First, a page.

*Obie, through his dabbling in arcane magiks mixed with ancient corrupt business practices, has had not just the colors of his fur switched, but a complete overhaul of his work ethic as well…I think I’m kinda okay with the mishap.
Not sure what “Comics Lust” is about? Take a look at the Introduction to “Comics Lust” post or take a look at the static “Comics Lust Table of Contents” page to jump to a topic.
Otherworldly Wonders (Part 2)
As readers, comics guide us to other places whether it is a character’s life of relative normalcy or the most extreme of the fantastic. They take us somewhere new, somewhere different. That’s a given. But sometimes these stories deal with new worlds that intersect our own, whether the characters are the travelers or the characters are dealing with visiting/invading strangers—or some combination of both—is what we are looking at today. The main point is that the planet Earth is central to the story. So, what better way to celebrate other worlds than to open by re-experiencing one of the best comic book series of the past couple years.
Black Hammer(Written by Jeff Lemire, illustrated by Dean Ormston and David Rubín, colored by Dave Stewart, lettered by Todd Klein, originally published in 2016 by Dark Horse Books)
Lemire brings to life multiple amalgamations of the finest Gold, Silver, and Bronze Age heroes from The Big Two while injecting a grand mystery as to what exactly is keeping the heroes stranded and whether or not they are even on Earth at all. Ormston’s fine lines are a bridge between Lemire’s style of illustration and that of traditional superhero comics and his work truly shines when it comes to the character acting which lets the reader know exactly what the characters are feeling even when their words might suggest otherwise. Stewart’s muted color palette beautifully sets the tone for each moment, while the two issues illustrated by Rubín create a vibrant cross between traditional comics and the cartoony—and subsequently left me scrambling to read everything, like Ether, that Rubín has ever illustrated.
Lemire and Ormston kicked off not just one of the best comics of the past decade, they also created a Black Hammer universe that has branched out to side stories, one-shots, and even a new series, ALL of which you need to be reading. Here are the releases to date:
- Black Hammer #1–13 (Two trades are available)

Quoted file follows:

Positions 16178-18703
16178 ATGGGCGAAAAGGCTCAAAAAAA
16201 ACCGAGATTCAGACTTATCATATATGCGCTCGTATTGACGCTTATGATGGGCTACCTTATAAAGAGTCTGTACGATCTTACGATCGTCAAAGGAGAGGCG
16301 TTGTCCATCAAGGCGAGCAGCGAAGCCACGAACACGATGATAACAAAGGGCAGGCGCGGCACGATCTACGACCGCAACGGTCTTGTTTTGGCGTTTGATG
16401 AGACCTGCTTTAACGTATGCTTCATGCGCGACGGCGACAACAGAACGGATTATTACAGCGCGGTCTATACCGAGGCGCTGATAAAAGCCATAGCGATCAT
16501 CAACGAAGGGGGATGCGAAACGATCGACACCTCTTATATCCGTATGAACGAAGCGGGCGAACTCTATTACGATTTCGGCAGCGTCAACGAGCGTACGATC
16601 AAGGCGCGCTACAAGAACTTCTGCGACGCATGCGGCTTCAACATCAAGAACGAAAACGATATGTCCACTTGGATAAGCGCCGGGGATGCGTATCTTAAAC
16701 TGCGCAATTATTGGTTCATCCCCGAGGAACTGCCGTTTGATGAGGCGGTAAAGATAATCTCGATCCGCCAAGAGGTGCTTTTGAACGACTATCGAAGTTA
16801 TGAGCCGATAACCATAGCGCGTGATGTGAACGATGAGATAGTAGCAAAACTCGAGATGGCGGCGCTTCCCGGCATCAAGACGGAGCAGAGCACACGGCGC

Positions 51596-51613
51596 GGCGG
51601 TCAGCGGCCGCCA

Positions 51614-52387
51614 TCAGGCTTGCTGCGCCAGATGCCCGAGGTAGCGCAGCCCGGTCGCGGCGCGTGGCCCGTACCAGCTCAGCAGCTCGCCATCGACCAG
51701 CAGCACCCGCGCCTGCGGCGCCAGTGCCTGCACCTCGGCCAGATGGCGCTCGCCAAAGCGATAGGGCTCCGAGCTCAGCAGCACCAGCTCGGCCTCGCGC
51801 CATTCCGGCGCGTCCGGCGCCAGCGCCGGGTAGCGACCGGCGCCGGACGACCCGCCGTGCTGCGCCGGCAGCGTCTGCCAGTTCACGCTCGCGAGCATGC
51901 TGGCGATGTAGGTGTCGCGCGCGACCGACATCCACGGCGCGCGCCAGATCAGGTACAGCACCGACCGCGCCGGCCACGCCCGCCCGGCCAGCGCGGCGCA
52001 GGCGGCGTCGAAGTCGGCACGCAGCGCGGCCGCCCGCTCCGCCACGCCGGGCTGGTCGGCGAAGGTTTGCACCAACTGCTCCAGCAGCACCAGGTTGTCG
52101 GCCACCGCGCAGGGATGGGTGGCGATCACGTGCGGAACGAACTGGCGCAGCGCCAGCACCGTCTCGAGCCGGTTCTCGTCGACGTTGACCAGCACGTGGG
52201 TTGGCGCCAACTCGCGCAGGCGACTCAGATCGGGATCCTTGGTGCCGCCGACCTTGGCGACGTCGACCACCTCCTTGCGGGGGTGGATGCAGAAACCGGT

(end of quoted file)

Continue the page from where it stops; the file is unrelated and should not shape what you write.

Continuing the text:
- Black Hammer Giant-Sized Annual #1 (Written by Jeff Lemire, illustrated by various artists, originally published in 2017)
- Sherlock Frankenstein and the Legion of Evil #1–4 (Written by Jeff Lemire, illustrated by David Rubín, originally published in 2017) (A trade is available)
- Doctor Star and the Kingdom of Lost Tomorrows #1–4 (Written by Jeff Lemire, illustrated by Ken Fiumara, originally published in 2018) (A trade is available)
- The Quantum Age #1– (Written by Jeff Lemire, illustrated by Wilfredo Torres, originally published in 2018) (A trade will be available come April 2019)
- Black Hammer: Age of Doom #1– (Written by Jeff Lemire, illustrated by Dean Ormston and Rich Tommaso, originally published in 2018) (The first trade just came out!)
- Black Hammer: Cthu-Louise #1 (Written by Jeff Lemire, illustrated by Emi Lenox, originally published in 2018)
Not only these titles, but there will be a Black Hammer ’45 four-issue miniseries (Co-written by Jeff Lemire and Ray Fawkes, illustrated by Matt Kindt) releasing March 2019 and who knows what other goodies are heading our way in the future given that there will one day be a Black Hammer movie and television shows coming our way soon. Whether or not you have read the books in this ever-expanding world, you owe it to yourself to pick up the impressive Black Hammer Library Edition Volume 1, which contains Black Hammer #1–13, the annual, a whole mess of bonus material, and is greatly oversized so you can enjoy the finest Ormston and Rubín have to offer. Dang, I can’t wait to finally dive into my new Black Hammer: Age of Doom trade next!
Paper Girls(Written by Brian K. Vaughan, illustrated by Cliff Chiang, colored by Matt Wilson, originally published in 2015 by Image Comics)
trade or glorious hardcover.
The Micronauts(Written by Bill Mantlo; illustrated primarily by Michael Golden, Pat Broderick, and Jackson Guice, originally published in 1979 by Marvel Comics)
Kill 6 Billion Demons(Everythinged by Tom Parkinson-Morgan, originally published online beginning in 2013 at killsixbilliondemons.com, and originally published in print in 2016 by Image Comics)
Now, although this series first began appearing digitally one page at a time in 2013, it is definitely new to me. I freaking love it. You have a true everythinger delivering a trippy as hell story with trippy as hell art to match. In this wonderfully developed world, there are no two creatures alike and, trust me, there are TONS of creatures to see in this vibrant, funny, thrilling, highly imaginative series that strikes me as what you would get if Hayao Miyazaki was a bit more twisted and developed a story for adults. I’m currently on the fourth chapter and loving every page of this comic. Check it out online, but this is one you will want to ultimately get in print and have on your favorite shelf.
The Stuff of Legend(Written by Mike Raicht and Brian Smith, illustrated by C.P. Wilson III, designed and colored by Jon Conkling and Michael De Vito, originally published in 2009 by Th3rd World Studios)
comics, trades, and hardcover collections have a square form factor and mimic the look of old children’s books from the ’40s and ’50s. I just hope the creators are able to finish it someday soon, as this one is something special.
That’s it for this installment and I hope you get to travel to many magical worlds over this three-day weekend. All the best. See you next week.
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